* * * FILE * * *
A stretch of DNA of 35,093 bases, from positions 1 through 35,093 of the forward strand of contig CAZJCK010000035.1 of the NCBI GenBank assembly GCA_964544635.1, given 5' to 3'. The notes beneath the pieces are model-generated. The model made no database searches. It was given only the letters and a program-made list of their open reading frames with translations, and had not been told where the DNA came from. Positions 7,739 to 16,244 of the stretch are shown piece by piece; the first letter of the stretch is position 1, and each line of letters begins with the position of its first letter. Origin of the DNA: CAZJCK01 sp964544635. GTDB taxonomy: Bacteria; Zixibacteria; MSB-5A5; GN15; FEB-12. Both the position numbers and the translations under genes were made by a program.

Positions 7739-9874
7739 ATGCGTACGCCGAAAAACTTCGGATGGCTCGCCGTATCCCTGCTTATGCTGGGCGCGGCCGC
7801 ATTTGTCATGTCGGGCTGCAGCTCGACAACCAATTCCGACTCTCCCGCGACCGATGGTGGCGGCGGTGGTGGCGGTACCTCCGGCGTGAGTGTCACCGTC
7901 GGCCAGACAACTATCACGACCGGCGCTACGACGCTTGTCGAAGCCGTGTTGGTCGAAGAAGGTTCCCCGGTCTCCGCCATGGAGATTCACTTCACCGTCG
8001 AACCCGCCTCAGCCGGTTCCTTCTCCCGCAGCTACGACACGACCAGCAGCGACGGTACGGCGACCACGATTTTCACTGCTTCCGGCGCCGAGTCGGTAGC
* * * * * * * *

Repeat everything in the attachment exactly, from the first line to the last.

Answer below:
A stretch of DNA of 35,093 bases, from positions 1 through 35,093 of the forward strand of contig CAZJCK010000035.1 of the NCBI GenBank assembly GCA_964544635.1, given 5' to 3'. The notes beneath the pieces are model-generated. The model made no database searches. It was given only the letters and a program-made list of their open reading frames with translations, and had not been told where the DNA came from. Positions 7,739 to 16,244 of the stretch are shown piece by piece; the first letter of the stretch is position 1, and each line of letters begins with the position of its first letter. Origin of the DNA: CAZJCK01 sp964544635. GTDB taxonomy: Bacteria; Zixibacteria; MSB-5A5; GN15; FEB-12. Both the position numbers and the translations under genes were made by a program.

Positions 7739-9874
7739 ATGCGTACGCCGAAAAACTTCGGATGGCTCGCCGTATCCCTGCTTATGCTGGGCGCGGCCGC
7801 ATTTGTCATGTCGGGCTGCAGCTCGACAACCAATTCCGACTCTCCCGCGACCGATGGTGGCGGCGGTGGTGGCGGTACCTCCGGCGTGAGTGTCACCGTC
7901 GGCCAGACAACTATCACGACCGGCGCTACGACGCTTGTCGAAGCCGTGTTGGTCGAAGAAGGTTCCCCGGTCTCCGCCATGGAGATTCACTTCACCGTCG
8001 AACCCGCCTCAGCCGGTTCCTTCTCCCGCAGCTACGACACGACCAGCAGCGACGGTACGGCGACCACGATTTTCACTGCTTCCGGCGCCGAGTCGGTAGC